Daigo's peregrination from cellist to encoffiner finds greater artistic resonance through director Takita's compassionate staging of Daigo's physical manipulation of the corpses which are so stigmatized by the salubriously hygienic parameters of Shinto as unclean. As Daigo and Ikuei enact one ritualized passing after another for the deceased, however, it becomes apparent that they are in their own, loving way, appeasing and honoring Kami. Takita's compositional focus, aided greatly by cinematographer Takeshi Hamada, finds Daigo and Ikuei's respective journeys—one ebbing, the other still rising—as parables, not so much demystifying the “casketeering” process, but impeccably detailing it. Avoiding prosaic linkings between the phenomena and the process, Takita and Hamada conspire to create a honeyed placidness out of colors like Japanese water painting. The oriental-occidental cross-cultural conversation has been ongoing for a long time now: each side has commented on each other's redoubtable attributes, whether they be artistic, political or otherwise. Monet's inspiration from Japanese water prints leading to his creation of the water garden, with weeping willows, water lilies, wisteria and bamboo, which further inspired him to create some of his most gorgeous paintings such as the Japanese Bridge and Water Lilies. Viewing Departures, it may be said that Takita has been inspired by Monet, particularly in the transcendental light that accompanies so many of the rooms in which Daigo works. The pictorial communication between European and Asian artists of the eighteenth and nineteenth centuries continues, and cinema has helped to make it only more comprehensive.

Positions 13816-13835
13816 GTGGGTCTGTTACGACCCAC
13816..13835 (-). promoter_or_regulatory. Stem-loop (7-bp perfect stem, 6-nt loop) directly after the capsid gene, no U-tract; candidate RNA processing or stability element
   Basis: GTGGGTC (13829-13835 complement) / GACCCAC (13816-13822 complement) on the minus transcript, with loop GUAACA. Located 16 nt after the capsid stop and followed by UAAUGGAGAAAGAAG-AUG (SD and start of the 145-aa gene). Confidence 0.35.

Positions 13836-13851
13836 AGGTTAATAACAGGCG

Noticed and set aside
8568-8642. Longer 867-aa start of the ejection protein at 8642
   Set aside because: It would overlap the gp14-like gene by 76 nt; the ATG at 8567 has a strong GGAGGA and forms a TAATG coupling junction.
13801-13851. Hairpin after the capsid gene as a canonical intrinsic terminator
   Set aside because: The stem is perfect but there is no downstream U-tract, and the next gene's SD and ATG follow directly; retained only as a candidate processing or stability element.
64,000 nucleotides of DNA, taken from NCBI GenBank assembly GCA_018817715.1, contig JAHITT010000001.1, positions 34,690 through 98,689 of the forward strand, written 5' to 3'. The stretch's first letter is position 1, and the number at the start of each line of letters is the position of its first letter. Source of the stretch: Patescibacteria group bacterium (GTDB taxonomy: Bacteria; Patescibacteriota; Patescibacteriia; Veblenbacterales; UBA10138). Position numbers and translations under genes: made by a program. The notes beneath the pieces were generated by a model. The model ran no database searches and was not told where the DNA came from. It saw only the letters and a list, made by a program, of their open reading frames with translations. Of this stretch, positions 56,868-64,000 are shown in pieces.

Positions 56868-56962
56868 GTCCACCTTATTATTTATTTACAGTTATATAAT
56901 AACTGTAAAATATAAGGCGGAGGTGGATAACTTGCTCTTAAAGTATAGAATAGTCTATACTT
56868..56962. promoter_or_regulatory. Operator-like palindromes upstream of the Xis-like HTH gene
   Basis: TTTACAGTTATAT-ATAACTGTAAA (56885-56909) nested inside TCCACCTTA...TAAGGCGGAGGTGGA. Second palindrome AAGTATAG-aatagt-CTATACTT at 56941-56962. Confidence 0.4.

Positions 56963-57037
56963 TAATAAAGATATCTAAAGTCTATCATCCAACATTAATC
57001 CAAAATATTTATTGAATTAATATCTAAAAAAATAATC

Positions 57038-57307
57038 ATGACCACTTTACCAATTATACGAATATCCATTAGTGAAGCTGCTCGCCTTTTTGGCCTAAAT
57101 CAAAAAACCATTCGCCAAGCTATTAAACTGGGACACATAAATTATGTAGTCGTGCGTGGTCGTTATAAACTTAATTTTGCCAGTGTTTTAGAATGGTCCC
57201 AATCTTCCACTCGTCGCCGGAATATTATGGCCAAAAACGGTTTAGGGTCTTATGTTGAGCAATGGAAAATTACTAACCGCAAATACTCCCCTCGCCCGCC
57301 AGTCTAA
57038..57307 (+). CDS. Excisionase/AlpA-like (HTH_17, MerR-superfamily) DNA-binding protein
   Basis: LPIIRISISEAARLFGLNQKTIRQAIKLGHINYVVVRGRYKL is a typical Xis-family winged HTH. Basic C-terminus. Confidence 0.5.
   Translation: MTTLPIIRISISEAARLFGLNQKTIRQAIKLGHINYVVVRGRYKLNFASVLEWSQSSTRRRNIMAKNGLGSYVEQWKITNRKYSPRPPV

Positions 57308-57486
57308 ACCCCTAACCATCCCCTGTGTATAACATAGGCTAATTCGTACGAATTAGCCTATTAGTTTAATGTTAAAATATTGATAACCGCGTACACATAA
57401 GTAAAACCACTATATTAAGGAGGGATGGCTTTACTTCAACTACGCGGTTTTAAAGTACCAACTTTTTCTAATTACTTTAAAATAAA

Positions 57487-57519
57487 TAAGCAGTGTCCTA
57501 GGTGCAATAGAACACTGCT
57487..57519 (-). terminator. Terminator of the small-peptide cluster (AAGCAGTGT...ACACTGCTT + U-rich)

The beams of sunlight that slice through rooms and people, the hot, smoking grills and pans on which food is promptly cooked, the golden kerosene lamps, all equally dulcify and anticipate the fiery cremation which awaits those in whom Daigo invests so much time, patience and care. Daigo's musically trained, and expertly dexterous fingers and hands, caress the dead with singular circumspection. The act of beautification is not solely intended to satiate the Kami or the departed, but those who in life held the deceased dear to their heart. Ministerial considerations can only go so far; with a deeply empathizing credulity, one man informs Daigo and his employer that his wife never looked so beautiful in life as she did after they had finished transforming her from a sallow corpse to a ravishing alter-avatar of herself, readying her for the transmigration about which characters repeatedly speak.
Unfortunately, Departures is not satisfied to be a touching tale of acceptance of an ostracized vocation, and excavation of Japan's complicated, tiered social stratas, but by the endmost chapter, Daigo's throes of Oedipal dejection and bitterness are purified in an unnecessary and maudlinly lachrymose denouement. Takita's direction finally slackens in discipline; the score by Joe Hisaishi, often swelling at dramatic points, becomes too distracting for the sake of the imagery it is intended to support. At this point, Departures has departed the track on which it had succeeded, depicting Daigo's debilitating troubles stemming from his father's abandonment as the firing table from which the remainder of the tale emanated. The risk of unwarranted manipulation seems to not deter Takita, however, as he at the very least finds the encircling ardency of feeling to convey something meaningful, if not especially fruitful. Departures is fittingly organic in that way, as it chronicles the nearly agestral-like naturalness of the decomposition of the human body, touched up afterwards. Departures becomes overripe in its concluding passage, but that does not take everything away from its lovelier properties.